CD review

Len Aruliah – No Complications



Len Aruliah – No Complications 

(Self-release/ CDBaby. CD Review by Lauren Bush)

Canadian-British Len Aruliah is a well-versed alto and soprano saxophonist and composer who uses his cross-the-pond connections to collaborate with his favourite musicians. This is his sophomore album that follows beautifully on from his first recording, also featuring Jared Burrows on the guitar. Burrows and Aruliah have obviously built up a strong musical connection and it comes across in their work.


The collection of songs is eclectic and shows influences from all styles of music. The opening track, Low Tide, starts with a charming soliloquy from Aruliah on the alto, flowing nicely into a dance-like melody played in unison by the saxophone and guitar – insight into their teamwork for the rest of the album. It’s clear that while this is Len Aruliah’s work, he features his friends as often as possible. Anyhow Stories then introduces the soprano, following a similar relationship between the horn and the guitar before moving onto track three where we see a more quirky, groovy side of Aruliah’s composition style. The Buzz has a memorable bass line that drives the whole piece, expertly played by Paul Rushka, that feels like it belongs in a 1940’s detective film. Burrows plays a very bendy solo on the electric guitar as the villain gets away.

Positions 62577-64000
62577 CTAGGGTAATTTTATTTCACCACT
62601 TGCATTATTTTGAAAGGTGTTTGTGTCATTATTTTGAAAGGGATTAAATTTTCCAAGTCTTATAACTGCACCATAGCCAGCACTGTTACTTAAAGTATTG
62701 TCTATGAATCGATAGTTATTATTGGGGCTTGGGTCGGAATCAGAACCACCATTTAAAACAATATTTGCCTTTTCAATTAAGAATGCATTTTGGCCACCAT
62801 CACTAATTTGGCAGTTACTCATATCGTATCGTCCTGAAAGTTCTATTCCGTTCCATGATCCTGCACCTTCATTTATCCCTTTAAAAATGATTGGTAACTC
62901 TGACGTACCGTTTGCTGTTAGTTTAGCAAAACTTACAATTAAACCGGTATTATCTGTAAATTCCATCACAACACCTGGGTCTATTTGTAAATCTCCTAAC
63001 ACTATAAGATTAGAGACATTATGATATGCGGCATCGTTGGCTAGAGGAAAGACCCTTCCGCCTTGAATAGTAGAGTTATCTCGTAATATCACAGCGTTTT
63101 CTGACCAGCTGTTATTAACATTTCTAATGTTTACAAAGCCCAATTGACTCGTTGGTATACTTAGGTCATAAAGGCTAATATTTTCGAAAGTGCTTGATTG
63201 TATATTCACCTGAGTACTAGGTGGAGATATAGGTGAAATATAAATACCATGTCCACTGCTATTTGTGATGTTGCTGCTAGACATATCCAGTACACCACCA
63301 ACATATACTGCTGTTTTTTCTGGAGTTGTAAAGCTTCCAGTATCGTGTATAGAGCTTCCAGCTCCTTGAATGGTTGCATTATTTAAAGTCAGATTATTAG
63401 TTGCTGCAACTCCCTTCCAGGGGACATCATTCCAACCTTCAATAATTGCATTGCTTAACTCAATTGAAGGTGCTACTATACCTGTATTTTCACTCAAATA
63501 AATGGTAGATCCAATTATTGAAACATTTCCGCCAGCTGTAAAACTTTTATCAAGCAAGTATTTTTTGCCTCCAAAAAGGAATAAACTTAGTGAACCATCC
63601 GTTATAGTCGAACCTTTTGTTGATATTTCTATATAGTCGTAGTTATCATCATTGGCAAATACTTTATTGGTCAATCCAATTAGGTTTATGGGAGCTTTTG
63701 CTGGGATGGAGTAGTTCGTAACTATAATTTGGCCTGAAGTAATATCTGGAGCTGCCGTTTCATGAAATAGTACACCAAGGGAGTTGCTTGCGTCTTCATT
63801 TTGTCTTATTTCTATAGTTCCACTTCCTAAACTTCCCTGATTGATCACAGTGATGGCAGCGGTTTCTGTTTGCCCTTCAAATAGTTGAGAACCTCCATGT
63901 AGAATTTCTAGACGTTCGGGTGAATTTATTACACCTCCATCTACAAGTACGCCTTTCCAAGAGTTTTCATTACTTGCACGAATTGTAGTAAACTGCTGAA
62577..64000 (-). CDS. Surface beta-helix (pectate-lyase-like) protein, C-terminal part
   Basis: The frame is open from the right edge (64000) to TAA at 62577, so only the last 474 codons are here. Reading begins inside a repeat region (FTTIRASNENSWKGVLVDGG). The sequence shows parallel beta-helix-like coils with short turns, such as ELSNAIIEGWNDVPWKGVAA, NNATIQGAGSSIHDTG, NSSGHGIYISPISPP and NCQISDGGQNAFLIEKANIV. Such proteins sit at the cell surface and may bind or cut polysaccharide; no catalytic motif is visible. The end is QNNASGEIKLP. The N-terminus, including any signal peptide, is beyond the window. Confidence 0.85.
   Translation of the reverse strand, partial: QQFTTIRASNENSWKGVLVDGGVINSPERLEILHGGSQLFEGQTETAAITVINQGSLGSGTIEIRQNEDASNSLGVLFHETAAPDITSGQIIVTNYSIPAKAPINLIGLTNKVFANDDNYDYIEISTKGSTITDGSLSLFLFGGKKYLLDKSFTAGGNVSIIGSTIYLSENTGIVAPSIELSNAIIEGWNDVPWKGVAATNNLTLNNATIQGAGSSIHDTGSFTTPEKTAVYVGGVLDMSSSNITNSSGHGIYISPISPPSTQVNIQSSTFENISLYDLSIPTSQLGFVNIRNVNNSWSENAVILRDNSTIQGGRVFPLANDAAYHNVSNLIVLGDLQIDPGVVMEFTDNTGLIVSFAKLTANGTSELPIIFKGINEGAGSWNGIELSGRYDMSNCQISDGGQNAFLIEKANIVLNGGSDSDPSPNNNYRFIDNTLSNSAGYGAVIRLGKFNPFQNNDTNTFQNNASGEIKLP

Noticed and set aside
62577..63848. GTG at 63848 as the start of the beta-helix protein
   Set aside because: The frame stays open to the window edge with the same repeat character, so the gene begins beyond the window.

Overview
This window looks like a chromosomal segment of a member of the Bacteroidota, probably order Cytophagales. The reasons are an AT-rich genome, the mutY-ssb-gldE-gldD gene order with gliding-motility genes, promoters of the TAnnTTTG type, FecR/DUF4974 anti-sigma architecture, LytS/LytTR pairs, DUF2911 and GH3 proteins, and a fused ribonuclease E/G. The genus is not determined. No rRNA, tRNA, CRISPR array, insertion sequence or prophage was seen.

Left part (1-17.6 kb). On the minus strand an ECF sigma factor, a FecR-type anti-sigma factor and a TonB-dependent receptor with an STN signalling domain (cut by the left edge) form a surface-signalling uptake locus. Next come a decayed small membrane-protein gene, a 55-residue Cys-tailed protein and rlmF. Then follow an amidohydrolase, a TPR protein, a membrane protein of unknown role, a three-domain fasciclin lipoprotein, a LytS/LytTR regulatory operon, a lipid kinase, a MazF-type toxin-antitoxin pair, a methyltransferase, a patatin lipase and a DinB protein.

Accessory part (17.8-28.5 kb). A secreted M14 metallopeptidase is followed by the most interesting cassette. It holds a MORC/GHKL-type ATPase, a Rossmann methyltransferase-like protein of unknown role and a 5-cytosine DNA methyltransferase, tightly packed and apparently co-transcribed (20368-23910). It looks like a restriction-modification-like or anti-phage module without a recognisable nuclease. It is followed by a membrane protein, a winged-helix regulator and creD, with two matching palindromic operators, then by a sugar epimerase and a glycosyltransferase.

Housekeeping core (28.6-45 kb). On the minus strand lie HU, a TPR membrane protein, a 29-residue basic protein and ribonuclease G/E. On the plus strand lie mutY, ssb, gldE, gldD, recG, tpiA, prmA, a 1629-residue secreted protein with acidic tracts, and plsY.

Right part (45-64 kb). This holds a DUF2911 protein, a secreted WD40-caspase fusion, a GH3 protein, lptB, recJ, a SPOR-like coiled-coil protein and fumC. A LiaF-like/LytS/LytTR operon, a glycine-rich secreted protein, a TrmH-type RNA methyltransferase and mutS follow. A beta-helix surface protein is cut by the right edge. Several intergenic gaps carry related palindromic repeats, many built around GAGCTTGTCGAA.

Next, the title track, No Complications, is at first a return to the quieter, long-phrased patterns that Aruliah is so good at writing before it drives forward with an undulating pattern in the unusual time signature of 13/4. The name must be a nod to how complicated it actually is as he whips out a soprano solo with ease reminding the listener that these are not just interesting arrangements, but he came to play!

Porfirio, a standout tune on the album and a stunning rhumba, features Nick Peck on the piano, playing an elegant introduction, bringing in the alto first before Burrows comes in surprisingly with an accordion solo that introduces a Cuban flavour similar to a more romantic Besame Mucho. This is yet another layer of the album that demonstrates how broad Aruliah’s influences are.

Joe Poole’s drum chops are featured again on Forget-Me-Not, in another odd meter of 5/4, and this tune and Contingency give all the instrumentalists on the album a chance to blow and let them all delve into a round of up-tempo bebop solos. Three Wishes brings us back down after such a brisk trip and allows Aruliah and Burrows to again show off their connectedness as they intertwine melodies that expertly support one another.

The last track – and what a terrific tribute to end on – For Billy Strayhorn brings back a haunting, memory of the pleasing dissonance that Strayhorn was so famous for. This rings true in Aruliah’s writing and playing of this tune and it’s the cherry on top of a well-made, gorgeously flavourful cake!

LINK: Len Aruliah’s website

Categories: CD review

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